A = Outstanding Quality:  Postings demonstrate a solid understanding of the concepts, topics and ideas as evidenced by thoughtful responses and questions that show a clear connection with and/or are integrated with the course material at hand.  Postings show depth and include many supporting details.  A posting of outstanding quality might demonstrate, for example, a critical analysis of an existing posted idea or introduce a different interpretation to an existing concept or idea.  When discussing literature, quotes from the reading, when appropriate, are included.   Outstanding postings demonstrate the following characteristics:  they are thoroughly developed; they are completely free of major grammatical or mechanical errors; they demonstrate a reasonable attempt to be free of minor grammatical or mechanical errors; they are well argued with many supportive examples and illustrations from readings and discussion; and they show strong evidence of original thinking.  In outstanding postings, the tone is clear and respectful  Postings are submitted on-time and are distributed throughout the week.  All directions, such as required number of sentences per post, are followed.  (Note:  underlining is simply to emphasize points often overlooked by past students.)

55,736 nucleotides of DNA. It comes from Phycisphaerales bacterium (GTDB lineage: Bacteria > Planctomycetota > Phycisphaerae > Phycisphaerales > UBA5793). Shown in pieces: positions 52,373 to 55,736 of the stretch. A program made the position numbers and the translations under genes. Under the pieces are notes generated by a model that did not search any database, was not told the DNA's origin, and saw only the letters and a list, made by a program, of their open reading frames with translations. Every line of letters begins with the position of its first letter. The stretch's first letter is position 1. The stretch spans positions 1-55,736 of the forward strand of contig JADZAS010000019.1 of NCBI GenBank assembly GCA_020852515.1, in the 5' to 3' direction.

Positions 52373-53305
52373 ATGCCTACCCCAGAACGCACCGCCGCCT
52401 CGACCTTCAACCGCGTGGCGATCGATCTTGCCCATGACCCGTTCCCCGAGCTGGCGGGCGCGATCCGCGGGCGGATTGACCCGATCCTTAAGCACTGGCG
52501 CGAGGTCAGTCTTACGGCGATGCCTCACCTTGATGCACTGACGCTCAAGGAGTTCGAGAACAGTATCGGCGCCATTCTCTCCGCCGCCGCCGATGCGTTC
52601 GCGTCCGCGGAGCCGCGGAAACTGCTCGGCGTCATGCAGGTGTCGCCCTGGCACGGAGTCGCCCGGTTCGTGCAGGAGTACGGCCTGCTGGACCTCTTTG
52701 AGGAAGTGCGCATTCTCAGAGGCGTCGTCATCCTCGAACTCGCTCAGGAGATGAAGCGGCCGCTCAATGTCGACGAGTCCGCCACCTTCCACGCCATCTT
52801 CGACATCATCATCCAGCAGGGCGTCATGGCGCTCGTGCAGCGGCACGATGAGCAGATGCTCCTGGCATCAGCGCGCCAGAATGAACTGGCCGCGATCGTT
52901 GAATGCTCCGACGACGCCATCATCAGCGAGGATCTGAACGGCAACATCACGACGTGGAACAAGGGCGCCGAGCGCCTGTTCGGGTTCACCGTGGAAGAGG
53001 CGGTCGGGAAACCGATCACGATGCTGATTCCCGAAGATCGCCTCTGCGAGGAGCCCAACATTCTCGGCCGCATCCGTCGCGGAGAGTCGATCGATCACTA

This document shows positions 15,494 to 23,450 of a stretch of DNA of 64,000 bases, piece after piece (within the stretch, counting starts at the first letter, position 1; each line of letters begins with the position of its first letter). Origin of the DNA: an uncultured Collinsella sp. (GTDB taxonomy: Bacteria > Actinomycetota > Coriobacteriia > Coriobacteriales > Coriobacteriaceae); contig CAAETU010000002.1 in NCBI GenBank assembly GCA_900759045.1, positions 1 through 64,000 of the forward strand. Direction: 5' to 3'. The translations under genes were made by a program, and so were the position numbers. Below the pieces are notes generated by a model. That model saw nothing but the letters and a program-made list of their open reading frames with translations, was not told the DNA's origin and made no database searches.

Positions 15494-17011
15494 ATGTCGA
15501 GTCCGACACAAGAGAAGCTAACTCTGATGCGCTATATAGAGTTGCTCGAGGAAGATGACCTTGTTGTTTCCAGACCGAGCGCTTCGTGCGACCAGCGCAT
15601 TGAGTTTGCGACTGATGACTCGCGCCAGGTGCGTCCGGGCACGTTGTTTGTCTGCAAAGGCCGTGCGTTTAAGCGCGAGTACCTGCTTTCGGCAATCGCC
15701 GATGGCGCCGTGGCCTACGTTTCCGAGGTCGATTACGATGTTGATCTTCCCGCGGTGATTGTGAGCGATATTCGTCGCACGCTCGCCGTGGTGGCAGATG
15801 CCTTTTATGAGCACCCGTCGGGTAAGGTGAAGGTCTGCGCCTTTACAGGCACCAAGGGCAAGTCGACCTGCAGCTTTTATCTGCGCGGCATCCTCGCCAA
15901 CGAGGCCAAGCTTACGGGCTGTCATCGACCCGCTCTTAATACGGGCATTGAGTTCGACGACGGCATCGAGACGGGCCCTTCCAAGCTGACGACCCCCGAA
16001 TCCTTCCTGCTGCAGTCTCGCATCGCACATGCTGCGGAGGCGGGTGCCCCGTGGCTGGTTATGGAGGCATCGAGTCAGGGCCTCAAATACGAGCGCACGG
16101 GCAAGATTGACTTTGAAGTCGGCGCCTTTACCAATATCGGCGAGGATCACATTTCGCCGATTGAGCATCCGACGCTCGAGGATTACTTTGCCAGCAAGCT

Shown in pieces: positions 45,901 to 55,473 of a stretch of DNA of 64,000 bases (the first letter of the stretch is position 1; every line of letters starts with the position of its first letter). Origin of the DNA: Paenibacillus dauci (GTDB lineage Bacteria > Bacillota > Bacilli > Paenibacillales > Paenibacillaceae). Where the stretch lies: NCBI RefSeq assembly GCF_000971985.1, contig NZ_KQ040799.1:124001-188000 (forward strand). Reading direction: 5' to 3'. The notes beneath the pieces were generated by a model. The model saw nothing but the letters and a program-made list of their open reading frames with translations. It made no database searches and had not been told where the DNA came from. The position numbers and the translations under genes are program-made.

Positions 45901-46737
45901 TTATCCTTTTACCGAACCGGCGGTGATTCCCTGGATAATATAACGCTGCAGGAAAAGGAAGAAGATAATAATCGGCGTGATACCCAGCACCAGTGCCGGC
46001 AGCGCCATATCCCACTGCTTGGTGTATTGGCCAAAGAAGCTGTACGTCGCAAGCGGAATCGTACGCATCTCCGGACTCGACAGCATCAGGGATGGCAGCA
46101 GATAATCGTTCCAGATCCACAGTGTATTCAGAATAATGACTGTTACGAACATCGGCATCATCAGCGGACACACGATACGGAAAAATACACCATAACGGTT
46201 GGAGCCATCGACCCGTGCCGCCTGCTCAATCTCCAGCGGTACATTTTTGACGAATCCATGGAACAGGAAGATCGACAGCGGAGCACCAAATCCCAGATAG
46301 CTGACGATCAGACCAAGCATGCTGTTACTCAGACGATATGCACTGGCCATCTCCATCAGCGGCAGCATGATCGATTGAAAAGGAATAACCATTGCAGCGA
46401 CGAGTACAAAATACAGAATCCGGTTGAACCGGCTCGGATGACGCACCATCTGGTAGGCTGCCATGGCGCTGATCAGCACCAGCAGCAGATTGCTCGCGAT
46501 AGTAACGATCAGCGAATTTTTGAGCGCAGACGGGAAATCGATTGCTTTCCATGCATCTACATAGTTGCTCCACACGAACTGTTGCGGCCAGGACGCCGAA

B = Good quality:  Postings demonstrate an adequate understanding of the concepts, topics, and ideas as evidenced by posting more general statements in the forum.  A good quality posting might, for example, indicate agreement or disagreement with an existing discussion including a limited explanation or justification but would not offer depth of critical analysis or a different interpretation to an existing concept or idea as an outstanding post might.  When discussing literature, quotes from the reading, when appropriate, are included.  Postings are thoroughly developed, largely free of major and minor grammatical or mechanical errors, are reasonably argued with some supportive example and illustrations from readings and discussions, and show evidence of original thinking.  In good postings, the tone is clear and respectful.  Postings are submitted on-time and are distributed throughout the week.  Directions, such as required number of sentences per post, are generally followed.  (Note: underlining is simply to emphasize points often overlooked by past students.)